Safety Trade is Getting Dangerous

The Russell 2000 small-cap index is up nearly 11% so far this year, while the venerable old S&P 500 is up only around 5%.  The disparity is due largely to the trade war, and investors have bought the stocks of small capitalization American companies with great vigor.  The normal correlation between markets has been tossed out, it seems, and the relationship has turned inverse. Anytime the S&P 500 looks weak, the Russell 2000 has a good day.  Investors are forgetting a few things about business economics, and that is a very dangerous mistake to my way of thinking. One thing we need to remember is that small companies have supply chains just like large companies, and these are rather limited in comparison.  

We are essentially blind when it comes to knowing where what companies get what materials.  If a small knife company in Wisconson needs a certain type of steel, the can’t be too picky where they get it, and they don’t have the bargaining power to drive the price down.  They will pay the market price. If GM and Ford are having problems with the plentiful steel that car parts are generally made with, we can only imagine the trouble that small manufacturers that require specialized materials are having.  What percentage of the small-cap supply chain is dependent on our foes in the trade war? Estimates abound, but these are largely derived using the SWAG method and are no basis for careful analysis.

Another key issue is margin expansion due to increased demand.  If investors are flooding into small-cap stocks, there aren’t enough to go round.  This drives prices up substantially, and those already in the space have a great year (so far).   As much as it pains me to admit, the vicissitudes of politics do have a huge impact on the valuation of companies, both large and small.  With the 2018 midterm elections on the horizon, the political pressure is on to demonstrate to the world that the GOP is indeed Making America Great Again.  

Regardless of how good the deals we can get really are, I predict a massive streak of deal signing and a commensurate amount of back patting and acclaim that the deals are great.   Democrats will attack the deals as smoke and mirrors. The truth, as always, will be somewhere in the middle. Regardless o how good the deals are, it will have a calming effect on Wall Street as the uncertainty level drops.  When that happens, traders will see that the small caps have run, and there will likely be a rotation back into large-cap multinationals that have been hurt by the trade war.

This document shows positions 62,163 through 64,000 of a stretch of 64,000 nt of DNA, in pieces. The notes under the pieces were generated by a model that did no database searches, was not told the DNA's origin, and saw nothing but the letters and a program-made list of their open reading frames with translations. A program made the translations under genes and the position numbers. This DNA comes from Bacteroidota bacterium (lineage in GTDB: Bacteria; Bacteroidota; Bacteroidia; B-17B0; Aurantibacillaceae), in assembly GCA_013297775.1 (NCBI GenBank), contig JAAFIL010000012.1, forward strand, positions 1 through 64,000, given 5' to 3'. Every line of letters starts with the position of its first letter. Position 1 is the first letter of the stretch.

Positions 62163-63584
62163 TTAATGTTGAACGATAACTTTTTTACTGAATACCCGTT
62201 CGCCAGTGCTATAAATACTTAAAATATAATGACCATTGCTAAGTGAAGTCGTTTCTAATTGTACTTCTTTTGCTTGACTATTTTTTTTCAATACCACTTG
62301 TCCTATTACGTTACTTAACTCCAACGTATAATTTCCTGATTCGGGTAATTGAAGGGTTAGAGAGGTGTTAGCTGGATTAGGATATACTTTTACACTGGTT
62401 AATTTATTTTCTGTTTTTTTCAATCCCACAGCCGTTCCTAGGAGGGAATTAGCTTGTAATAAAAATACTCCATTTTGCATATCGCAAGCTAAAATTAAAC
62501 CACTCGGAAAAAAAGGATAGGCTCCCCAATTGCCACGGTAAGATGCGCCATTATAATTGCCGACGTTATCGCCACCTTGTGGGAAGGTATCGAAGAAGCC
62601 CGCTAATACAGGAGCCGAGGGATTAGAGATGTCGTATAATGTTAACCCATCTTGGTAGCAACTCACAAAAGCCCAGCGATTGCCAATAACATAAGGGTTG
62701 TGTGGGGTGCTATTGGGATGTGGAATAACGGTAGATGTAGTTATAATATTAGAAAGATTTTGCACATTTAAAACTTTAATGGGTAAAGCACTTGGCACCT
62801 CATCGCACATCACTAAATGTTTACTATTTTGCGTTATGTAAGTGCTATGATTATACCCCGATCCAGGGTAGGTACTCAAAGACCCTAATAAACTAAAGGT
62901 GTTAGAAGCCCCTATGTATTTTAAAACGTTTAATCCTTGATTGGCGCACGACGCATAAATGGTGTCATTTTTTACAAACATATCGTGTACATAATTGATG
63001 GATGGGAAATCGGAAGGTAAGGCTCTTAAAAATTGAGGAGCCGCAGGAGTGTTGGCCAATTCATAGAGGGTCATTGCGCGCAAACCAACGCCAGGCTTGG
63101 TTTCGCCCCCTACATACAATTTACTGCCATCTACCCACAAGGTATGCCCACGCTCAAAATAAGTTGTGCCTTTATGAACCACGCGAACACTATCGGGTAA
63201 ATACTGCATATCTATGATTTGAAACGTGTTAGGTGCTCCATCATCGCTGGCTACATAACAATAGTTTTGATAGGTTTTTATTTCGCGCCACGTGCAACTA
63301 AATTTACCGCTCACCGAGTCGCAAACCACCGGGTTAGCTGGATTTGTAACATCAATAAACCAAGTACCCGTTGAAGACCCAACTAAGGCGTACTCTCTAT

I don’t mean to retract my previous predictions that we are nearing a downturn in the broader economy and a big scary pullback in equity prices.  I do, however, agree with Ray Dalio’s timeline and think it is a bit premature to start yelling that the sky is falling. There is a high probability that we’ll see a bit more euphoria and another big rotation before a broad downturn occurs.  I think the next big boom will be back into the out of favor sectors damaged by the trade war, so the industrials and emerging markets will have a few days in the sun.

Regardless of where the money goes, it will come out of small caps. The more I hear watercooler talk of getting into the small-cap space the more I think that the space is overbought.  I recommend getting out of the space and looking toward the beat up sectors, especially emerging markets. I also like Canada and the financials at this stage.

With the FANG earning season in shambles, there may be a sale in tech in the near future.  I would wait for a massive pullback before entering that space as it has flown to amazing heights.  Big moves from recent values don’t necessarily reflect meaningful moves relative to fair valuations.  I am very wary of the upward move in Amazon as the EPS move was truly spectacular, but revenues were essentially flat.  Letting large sums flow down to the bottom line doesn’t tell a growth story, it tells a story of maturity. Amazon may be the retail business equivalent of a bulldozer, and we need to remember that bulldozers aren’t nimble.

I recently closed out my leveraged biotech position, and am holding financials and energy.  I’m short both the Russell 2000 and the S&P 500. I’m also sitting on a lot of cash, waiting on that sale.

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You may also be interest in a section of my book entitled Take Some Off the Table.

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